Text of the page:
Humboldtians in private

Me at the Elections

By Remi Sonaiya, recorded by Teresa Havlicek

This is a photo of me during the Nigerian elections in the spring. I was campaigning for the presidency. We ran a road show in the town of Ile-Ife, where I live, from the General Hospital to the university gate.

Ayodeji Fawole
Photo: Ayodeji Fawole

In Nigeria, the major parties spend enormous sums on the elections. They sometimes rent an entire stadium with a huge stage and space for thousands of people. My party, the KOWA Party, is small. We do not have the funds for that kind of thing. And even if we did, I would not spend it on that.

Nigeria is a developing country – we need money for much more urgent things. Huge election events are a complete waste of resources. All we needed for our road show was a truck. We played my election jingle, which was composed by my daughter, over the loudspeakers and then I took the microphone and told people about our party’s programmes. I wanted people to see me in their own environment: in public spaces, at the shops where they work and shop, and on their own doorsteps. Until then, people only knew me from election posters.

The policeman in the picture was there to protect us: elections can turn violent in Nigeria, so any public campaign is always covered by policemen, but there was no violence at all during our own campaigns. I am not bothered about not having won in the end. To be honest, the journey was more important for me than the destination. Altogether, I got 13,706 votes. The important thing is that the votes came from all over the country, from all 36 states. I am still contacted by people thanking me for standing for greater democracy in our country, especially for women’s participation.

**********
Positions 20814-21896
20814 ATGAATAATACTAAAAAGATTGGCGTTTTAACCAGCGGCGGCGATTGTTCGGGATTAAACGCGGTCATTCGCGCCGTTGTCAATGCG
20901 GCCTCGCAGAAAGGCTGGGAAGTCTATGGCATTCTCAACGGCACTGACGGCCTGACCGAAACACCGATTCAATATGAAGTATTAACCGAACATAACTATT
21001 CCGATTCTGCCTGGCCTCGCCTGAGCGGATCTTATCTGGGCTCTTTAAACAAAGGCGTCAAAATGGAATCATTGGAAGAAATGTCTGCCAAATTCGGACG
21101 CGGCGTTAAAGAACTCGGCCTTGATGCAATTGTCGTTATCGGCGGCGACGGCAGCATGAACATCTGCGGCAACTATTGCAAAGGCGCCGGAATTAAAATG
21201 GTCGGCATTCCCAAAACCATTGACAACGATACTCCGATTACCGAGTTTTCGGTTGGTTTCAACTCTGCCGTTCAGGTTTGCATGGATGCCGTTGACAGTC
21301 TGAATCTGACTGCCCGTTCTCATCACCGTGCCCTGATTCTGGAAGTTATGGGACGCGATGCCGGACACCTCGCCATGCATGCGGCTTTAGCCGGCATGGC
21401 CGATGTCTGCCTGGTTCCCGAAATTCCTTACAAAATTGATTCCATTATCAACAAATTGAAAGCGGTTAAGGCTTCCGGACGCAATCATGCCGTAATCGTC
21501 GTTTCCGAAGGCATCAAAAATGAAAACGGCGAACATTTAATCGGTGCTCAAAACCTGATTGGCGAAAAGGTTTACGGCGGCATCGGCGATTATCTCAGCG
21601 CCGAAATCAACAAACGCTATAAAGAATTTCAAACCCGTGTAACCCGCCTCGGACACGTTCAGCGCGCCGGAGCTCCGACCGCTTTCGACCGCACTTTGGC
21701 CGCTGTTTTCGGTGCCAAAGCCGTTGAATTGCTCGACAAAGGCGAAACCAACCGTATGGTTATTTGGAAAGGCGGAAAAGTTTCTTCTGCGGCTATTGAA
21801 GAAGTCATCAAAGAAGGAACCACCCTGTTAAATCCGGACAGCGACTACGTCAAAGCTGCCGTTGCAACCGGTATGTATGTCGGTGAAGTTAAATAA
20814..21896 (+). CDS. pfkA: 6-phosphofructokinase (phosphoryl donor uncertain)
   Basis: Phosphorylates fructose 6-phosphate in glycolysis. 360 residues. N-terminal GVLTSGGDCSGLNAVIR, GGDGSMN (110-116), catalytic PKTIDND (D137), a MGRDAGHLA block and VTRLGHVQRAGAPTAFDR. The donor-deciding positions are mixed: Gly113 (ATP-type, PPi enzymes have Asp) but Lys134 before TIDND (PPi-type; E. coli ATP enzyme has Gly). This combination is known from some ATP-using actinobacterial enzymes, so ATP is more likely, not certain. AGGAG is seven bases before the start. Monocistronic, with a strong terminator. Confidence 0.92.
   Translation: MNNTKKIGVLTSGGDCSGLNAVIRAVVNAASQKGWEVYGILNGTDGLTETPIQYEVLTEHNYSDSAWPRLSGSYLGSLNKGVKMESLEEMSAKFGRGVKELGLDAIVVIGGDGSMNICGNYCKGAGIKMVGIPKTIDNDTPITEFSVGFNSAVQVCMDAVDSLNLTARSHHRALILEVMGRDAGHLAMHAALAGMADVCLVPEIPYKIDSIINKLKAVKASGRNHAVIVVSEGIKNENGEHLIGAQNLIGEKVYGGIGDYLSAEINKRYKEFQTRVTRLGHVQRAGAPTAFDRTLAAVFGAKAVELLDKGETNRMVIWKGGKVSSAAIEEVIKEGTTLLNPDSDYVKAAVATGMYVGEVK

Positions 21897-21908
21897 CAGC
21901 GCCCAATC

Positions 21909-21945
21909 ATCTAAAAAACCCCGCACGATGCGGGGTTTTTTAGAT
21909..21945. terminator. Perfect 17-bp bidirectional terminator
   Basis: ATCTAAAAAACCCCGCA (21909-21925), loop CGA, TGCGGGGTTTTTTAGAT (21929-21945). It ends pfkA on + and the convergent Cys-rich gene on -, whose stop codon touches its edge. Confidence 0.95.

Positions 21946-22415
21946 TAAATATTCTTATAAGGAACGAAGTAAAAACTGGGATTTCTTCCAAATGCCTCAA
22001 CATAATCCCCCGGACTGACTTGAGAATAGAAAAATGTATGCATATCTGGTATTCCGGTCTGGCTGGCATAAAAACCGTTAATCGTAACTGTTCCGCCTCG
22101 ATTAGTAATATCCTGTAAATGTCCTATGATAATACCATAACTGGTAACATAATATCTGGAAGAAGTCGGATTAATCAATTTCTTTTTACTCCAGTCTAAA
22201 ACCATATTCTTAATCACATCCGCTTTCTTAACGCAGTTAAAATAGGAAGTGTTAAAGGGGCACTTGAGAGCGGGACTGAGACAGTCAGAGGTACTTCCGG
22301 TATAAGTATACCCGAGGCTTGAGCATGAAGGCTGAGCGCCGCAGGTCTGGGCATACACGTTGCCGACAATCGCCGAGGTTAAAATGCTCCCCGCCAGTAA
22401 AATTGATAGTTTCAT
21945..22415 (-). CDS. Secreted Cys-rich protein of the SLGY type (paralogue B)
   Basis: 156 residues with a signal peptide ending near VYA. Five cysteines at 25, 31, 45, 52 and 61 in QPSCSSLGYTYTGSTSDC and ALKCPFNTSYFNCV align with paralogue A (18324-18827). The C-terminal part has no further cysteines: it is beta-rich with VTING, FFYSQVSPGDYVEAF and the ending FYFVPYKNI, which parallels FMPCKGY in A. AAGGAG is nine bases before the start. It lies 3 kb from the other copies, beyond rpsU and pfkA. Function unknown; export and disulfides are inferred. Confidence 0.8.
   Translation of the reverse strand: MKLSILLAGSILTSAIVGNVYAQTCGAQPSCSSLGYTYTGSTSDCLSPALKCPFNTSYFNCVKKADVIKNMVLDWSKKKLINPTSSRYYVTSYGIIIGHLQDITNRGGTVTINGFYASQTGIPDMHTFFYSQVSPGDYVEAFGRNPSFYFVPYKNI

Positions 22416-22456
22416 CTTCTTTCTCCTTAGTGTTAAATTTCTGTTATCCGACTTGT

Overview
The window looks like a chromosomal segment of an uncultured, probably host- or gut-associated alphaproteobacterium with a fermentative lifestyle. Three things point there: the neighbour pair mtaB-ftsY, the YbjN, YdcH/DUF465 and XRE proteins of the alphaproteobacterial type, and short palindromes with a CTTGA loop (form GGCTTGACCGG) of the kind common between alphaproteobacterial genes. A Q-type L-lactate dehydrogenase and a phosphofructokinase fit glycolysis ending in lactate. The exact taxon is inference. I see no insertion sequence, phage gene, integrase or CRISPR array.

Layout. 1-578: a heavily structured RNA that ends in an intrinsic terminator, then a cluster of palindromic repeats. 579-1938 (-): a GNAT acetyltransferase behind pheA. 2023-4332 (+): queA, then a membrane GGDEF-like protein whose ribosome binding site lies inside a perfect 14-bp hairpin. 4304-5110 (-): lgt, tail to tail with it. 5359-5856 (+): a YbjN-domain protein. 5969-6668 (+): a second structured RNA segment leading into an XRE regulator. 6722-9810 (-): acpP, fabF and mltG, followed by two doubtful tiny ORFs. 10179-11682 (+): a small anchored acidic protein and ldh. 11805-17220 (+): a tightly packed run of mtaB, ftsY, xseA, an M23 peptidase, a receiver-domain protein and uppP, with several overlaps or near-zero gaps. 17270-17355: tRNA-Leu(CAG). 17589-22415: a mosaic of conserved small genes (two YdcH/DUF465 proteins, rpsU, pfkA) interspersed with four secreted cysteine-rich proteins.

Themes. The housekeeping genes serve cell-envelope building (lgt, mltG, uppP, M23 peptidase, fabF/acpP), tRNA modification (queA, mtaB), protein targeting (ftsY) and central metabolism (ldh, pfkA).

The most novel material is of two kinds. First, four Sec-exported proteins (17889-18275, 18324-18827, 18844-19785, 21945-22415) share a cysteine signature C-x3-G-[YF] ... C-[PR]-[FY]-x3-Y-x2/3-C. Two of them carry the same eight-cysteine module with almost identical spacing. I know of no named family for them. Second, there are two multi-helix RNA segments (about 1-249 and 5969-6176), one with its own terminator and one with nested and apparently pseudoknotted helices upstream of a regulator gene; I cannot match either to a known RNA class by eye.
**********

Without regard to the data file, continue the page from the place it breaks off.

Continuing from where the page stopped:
But I am not about to disappear from the political scene. As long as there is still work to do to bring about change in Nigeria, greater modernity and social justice, you will find me out there. And who knows? Look at our new President Muhammadu Buhari: it was his fourth campaign this spring. Maybe that sets a good example.

published in Humboldt Kosmos 104/2015

Remi Sonaiya is a retired professor of French language and linguistics. A Humboldt Research Fellow, she often spent time in Germany, amongst others, at Johannes Gutenberg University Mainz. From 2008 to 2014, she was the Humboldt Foundation's Ambassador Scientist in Nigeria where she stood for the presidential elections in 2015, the only woman against 13 men.